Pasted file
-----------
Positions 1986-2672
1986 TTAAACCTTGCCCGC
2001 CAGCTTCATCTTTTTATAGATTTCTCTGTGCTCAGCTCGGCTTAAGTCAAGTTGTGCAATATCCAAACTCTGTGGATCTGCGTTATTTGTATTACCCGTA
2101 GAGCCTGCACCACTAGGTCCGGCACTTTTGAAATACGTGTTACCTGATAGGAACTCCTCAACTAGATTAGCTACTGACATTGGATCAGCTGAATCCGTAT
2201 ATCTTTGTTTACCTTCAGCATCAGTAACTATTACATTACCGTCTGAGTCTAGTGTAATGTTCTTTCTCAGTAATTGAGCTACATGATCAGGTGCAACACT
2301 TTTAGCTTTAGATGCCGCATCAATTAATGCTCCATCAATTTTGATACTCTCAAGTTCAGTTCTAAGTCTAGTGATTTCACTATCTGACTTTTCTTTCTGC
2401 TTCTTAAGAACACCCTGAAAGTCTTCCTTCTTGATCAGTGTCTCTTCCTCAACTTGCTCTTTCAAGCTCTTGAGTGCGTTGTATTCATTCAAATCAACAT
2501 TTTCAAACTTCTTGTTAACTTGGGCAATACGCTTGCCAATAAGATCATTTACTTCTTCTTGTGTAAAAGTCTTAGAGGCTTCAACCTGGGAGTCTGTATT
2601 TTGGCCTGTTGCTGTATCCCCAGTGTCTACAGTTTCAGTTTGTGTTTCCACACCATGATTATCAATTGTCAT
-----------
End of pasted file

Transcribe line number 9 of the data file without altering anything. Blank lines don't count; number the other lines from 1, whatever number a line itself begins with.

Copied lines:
2601 TTGGCCTGTTGCTGTATCCCCAGTGTCTACAGTTTCAGTTTGTGTTTCCACACCATGATTATCAATTGTCAT